Thorpe did not know he was getting valuable points on the camp bullies. The old man hitched nearer and peered in his face.

"They don't bluff you a bit," he said, "unless you likes them, and then they can back you way off the skidway."

Thorpe smiled at the old fellow's volubility. He did not know how near to the truth the woodsman's shrewdness had hit; for to himself, as to most strong characters, his peculiarities were the normal, and therefore the unnoticed. His habit of thought in respect to other people was rather objective than subjective. He inquired so impersonally the significance of whatever was before him, that it lost the human quality both as to itself and himself. To him men were things. This attitude relieved him of self- consciousness. He never bothered his head as to what the other man thought of him, his ignorance, or his awkwardness, simply because to him the other man was nothing but an element in his problem. So in such circumstances he learned fast. Once introduce the human element, however, and his absurdly sensitive self- consciousness asserted itself. He was, as Jackson expressed it, backed off the skidway.

At dark the old man lit two lamps, which served dimly to gloze the shadows, and thrust logs of wood into the cast-iron stove. Soon after, the men came in. They were a queer, mixed lot. Some carried the indisputable stamp of the frontiersman in their bearing and glance; others looked to be mere day-laborers, capable of performing whatever task they were set to, and of finding the trail home again. There were active, clean-built, precise Frenchmen, with small hands and feet, and a peculiarly trim way of wearing their rough garments; typical native-born American lumber-jacks powerful in frame, rakish in air, reckless in manner; big blonde Scandinavians and Swedes, strong men at the sawing; an Indian or so, strangely in contrast to the rest; and a variety of Irishmen, Englishmen, and Canadians. These men tramped in without a word, and set busily to work at various tasks. Some sat on the "deacon seat" and began to take off their socks and rubbers; others washed at a little wooden sink; still others selected and lit lanterns from a pendant row near the window, and followed old Jackson out of doors. They were the teamsters.

"You'll find the old man in the office," said Jackson.

Thorpe made his way across to the small log cabin indicated as the office, and pushed open the door. He found himself in a little room containing two bunks, a stove, a counter and desk, and a number of shelves full of supplies. About the walls hung firearms, snowshoes, and a variety of clothes.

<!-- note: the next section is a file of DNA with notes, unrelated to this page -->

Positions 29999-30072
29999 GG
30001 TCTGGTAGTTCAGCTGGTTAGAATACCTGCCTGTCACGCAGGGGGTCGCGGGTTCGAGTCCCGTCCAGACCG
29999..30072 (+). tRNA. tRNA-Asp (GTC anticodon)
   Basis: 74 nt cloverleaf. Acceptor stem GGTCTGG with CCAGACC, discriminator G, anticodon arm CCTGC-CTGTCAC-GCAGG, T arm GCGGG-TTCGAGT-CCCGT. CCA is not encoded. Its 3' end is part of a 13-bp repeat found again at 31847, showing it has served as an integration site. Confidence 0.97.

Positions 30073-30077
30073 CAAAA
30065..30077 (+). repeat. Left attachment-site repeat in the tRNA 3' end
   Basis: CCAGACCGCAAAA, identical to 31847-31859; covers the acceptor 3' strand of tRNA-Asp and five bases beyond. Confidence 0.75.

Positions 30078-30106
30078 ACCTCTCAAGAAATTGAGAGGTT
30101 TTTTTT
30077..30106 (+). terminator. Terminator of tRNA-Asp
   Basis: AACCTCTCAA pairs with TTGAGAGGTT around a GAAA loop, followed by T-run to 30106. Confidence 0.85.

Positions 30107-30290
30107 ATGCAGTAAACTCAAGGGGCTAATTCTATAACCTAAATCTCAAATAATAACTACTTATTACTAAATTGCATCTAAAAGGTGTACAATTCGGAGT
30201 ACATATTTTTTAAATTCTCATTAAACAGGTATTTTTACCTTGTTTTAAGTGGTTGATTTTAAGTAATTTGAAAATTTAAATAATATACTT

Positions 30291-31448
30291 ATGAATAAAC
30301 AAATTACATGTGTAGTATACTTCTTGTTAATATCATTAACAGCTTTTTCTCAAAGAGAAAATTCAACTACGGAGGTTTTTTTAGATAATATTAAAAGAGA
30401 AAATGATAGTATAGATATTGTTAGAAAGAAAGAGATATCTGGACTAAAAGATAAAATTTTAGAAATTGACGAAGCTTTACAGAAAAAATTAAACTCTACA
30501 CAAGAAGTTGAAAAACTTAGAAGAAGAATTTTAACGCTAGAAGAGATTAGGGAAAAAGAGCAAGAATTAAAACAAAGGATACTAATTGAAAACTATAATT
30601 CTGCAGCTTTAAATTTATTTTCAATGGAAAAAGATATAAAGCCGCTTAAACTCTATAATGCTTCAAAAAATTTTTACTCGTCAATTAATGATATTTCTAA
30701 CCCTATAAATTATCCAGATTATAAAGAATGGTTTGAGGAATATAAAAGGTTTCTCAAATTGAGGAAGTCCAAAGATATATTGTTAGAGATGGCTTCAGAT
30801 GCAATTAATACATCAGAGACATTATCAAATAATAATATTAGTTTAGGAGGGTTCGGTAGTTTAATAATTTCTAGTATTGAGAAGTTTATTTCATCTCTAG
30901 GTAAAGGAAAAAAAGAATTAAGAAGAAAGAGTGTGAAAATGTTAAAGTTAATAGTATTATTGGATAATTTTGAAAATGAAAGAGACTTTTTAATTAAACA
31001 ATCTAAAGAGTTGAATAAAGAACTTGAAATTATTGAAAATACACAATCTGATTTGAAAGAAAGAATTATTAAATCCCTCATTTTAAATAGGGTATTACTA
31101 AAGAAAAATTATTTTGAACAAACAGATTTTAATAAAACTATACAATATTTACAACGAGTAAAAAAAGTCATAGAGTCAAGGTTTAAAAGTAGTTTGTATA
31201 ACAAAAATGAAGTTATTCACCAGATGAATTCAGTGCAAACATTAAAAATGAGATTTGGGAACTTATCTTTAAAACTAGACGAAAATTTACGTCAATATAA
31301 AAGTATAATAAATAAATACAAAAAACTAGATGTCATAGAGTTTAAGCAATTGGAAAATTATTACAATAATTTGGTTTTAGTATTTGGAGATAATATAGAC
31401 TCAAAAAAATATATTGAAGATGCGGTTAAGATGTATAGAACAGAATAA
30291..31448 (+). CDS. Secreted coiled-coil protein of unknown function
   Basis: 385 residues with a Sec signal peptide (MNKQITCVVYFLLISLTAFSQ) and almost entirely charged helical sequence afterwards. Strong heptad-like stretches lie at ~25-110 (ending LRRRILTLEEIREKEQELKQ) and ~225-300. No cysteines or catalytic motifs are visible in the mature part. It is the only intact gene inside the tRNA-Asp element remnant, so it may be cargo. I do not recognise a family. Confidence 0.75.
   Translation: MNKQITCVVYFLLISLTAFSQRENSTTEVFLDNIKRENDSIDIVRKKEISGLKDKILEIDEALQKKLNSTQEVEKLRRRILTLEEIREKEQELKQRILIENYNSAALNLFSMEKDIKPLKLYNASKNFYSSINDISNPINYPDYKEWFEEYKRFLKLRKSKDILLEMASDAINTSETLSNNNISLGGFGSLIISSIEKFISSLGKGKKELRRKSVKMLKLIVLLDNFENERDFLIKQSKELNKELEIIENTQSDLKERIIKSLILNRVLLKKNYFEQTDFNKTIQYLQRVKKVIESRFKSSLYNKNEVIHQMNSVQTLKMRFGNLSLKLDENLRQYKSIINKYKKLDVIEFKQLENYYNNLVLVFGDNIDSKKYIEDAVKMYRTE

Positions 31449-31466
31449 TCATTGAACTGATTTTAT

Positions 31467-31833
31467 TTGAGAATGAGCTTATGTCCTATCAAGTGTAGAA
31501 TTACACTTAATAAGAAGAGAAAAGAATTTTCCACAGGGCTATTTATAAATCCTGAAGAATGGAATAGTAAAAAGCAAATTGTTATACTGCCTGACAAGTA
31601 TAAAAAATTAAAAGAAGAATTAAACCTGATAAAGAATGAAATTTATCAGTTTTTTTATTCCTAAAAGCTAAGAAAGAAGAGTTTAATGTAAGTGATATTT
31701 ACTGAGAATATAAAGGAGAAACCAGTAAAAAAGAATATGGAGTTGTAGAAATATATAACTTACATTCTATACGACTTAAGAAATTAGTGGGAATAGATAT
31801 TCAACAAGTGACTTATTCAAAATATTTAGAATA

A man sat at the desk placing figures on a sheet of paper. He obtained the figures from statistics pencilled on three thin leaves of beech-wood riveted together. In a chair by the stove lounged a bulkier figure, which Thorpe concluded to be that of the "old man."

"I was sent here by Shearer," said Thorpe directly; "he said you might give me some work."

So long a silence fell that the applicant began to wonder if his question had been heard.

"I might," replied the man drily at last.

"Well, will you?" Thorpe inquired, the humor of the situation overcoming him.

"Have you ever worked in the woods?"

"No."

The man smoked silently.

"I'll put you on the road in the morning," he concluded, as though this were the deciding qualification.

One of the men entered abruptly and approached the counter. The writer at the desk laid aside his tablets.

"What is it, Albert?" he added.

"Jot of chewin'," was the reply.

The scaler took from the shelf a long plug of tobacco and cut off two inches.

"Ain't hitting the van much, are you, Albert?" he commented, putting the man's name and the amount in a little book. Thorpe went out, after leaving his name for the time book, enlightened as to the method of obtaining supplies. He promised himself some warm clothing from the van, when he should have worked out the necessary credit.

At supper he learned something else,--that he must not talk at table. A moment's reflection taught him the common-sense of the rule. For one thing, supper was a much briefer affair than it would have been had every man felt privileged to take his will in conversation; not to speak of the absence of noise and the presence of peace. Each man asked for what he wanted.

"Please pass the beans," he said with the deliberate intonation of a man who does not expect that his request will be granted.

Besides the beans were fried salt pork, boiled potatoes, canned corn, mince pie, a variety of cookies and doughnuts, and strong green tea. Thorpe found himself eating ravenously of the crude fare.

That evening he underwent a catechism, a few practical jokes, which he took good-naturedly, and a vast deal of chaffing. At nine the lights were all out. By daylight he and a dozen other men were at work, hewing a road that had to be as smooth and level as a New York boulevard.